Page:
Principles of Montessori
Montessori (pronounced MON-tuh-SORE-ee) education was founded in 1907 by Dr. Maria Montessori, the first woman in Italy to becomea physician. She based her educational methods on scientific observation of children's learning processes. Guided by her discovery that children teach themselves, Dr. Montessori designed a "prepared environment" in which children could freely choose from a number of developmentally appropriate activities. Now, nearly a century after Maria Montessori's first casa dei bambini ("children's house") in Rome, Montessori education is found all over the world, spanning ages from birth to adolescence.
Eight Principles of Montessori
- Movement and Cognition: Movement and Cognition are closely entwined, movement can enhance learning.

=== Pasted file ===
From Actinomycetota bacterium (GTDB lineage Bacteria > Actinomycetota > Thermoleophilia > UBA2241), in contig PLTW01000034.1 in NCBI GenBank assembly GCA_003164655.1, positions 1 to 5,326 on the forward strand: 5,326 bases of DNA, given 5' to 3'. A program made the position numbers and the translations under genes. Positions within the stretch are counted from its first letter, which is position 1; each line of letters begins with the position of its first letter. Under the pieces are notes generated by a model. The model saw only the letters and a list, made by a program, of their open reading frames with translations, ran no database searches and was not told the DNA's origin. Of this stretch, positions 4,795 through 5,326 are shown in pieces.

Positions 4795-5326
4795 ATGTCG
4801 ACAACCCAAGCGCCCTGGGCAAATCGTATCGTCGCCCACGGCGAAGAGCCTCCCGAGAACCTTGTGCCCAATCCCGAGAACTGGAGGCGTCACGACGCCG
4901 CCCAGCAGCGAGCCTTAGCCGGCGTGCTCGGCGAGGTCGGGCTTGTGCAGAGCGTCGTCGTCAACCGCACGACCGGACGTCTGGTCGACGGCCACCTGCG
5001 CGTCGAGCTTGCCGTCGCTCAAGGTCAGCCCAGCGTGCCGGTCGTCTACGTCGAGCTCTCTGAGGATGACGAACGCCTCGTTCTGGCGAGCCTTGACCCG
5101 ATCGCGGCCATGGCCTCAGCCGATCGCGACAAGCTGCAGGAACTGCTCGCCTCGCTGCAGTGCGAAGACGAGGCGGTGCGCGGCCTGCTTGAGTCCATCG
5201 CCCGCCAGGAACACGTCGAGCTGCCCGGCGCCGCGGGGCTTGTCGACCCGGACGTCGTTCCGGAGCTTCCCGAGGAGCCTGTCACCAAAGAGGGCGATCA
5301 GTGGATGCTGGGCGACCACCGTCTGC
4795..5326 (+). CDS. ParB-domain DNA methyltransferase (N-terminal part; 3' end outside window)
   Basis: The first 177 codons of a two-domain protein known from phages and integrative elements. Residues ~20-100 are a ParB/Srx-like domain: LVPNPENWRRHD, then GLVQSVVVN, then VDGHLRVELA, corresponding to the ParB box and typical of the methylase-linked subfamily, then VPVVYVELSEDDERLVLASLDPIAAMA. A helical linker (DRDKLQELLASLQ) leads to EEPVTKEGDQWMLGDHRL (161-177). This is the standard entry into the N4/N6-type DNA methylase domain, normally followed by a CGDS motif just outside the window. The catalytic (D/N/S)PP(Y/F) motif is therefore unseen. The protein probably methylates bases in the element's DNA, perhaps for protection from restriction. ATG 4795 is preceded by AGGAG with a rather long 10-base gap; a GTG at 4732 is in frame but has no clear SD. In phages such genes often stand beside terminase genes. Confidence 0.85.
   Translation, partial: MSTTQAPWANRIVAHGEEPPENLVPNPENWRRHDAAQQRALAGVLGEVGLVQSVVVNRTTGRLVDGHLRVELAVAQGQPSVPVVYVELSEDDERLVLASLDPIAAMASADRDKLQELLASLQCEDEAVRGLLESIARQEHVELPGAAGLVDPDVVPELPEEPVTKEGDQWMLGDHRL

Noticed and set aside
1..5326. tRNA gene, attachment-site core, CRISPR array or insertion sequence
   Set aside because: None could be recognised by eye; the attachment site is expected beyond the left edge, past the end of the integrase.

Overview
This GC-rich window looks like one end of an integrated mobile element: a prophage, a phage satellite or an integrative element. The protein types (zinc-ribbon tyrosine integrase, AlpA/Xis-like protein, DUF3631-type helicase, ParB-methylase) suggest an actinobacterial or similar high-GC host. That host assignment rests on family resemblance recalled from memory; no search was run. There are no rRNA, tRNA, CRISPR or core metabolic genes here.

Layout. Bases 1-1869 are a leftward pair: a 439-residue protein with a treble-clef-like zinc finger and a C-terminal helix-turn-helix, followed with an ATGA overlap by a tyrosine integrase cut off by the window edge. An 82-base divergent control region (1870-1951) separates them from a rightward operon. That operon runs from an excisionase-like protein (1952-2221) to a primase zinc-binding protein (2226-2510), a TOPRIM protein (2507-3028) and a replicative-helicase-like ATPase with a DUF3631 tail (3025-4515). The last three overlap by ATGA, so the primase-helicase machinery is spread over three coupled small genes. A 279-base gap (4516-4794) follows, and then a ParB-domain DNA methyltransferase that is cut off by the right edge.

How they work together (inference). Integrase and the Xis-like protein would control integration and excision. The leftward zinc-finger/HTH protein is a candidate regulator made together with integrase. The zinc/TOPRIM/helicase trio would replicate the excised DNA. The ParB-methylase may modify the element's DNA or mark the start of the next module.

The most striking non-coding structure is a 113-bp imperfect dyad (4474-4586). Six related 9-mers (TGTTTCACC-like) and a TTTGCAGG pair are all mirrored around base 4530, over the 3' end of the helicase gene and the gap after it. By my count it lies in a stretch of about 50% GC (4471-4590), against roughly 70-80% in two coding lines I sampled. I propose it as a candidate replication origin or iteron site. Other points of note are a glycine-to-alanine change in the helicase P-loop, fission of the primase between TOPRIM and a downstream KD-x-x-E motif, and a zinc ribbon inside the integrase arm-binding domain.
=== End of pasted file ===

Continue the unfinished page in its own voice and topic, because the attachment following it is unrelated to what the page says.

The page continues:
- Choice: Learning is improved when there is a sense of control.
- Interest: Children learn better when they are interested in what they are learning.
- Extrinsic Rewards are Avoided: Extrinsic rewards (like money for grades) negatively impacts motivation when the Rewards are withdrawn.
- Learning from and with peers: Children learning together in groups, helps to improve learning.
- Learning in Context: Learning in meaningful contexts is better than in abstract contexts.
- Teacher and Child Interaction: Particular forms of teacher and child interaction provide for optimizing a child's potential.
- Order in the environment and mind: Order in the environment is beneficial to the children. Montessori emphasizes learning through all five senses, not just through listening, watching, or reading. Children in Montessori classes learn at their own, individual pace and according to their own choice of activities from hundreds of possibilities. Learning is an exciting process of discovery, leading to concentration, motivation, self-discipline, and a love of learning.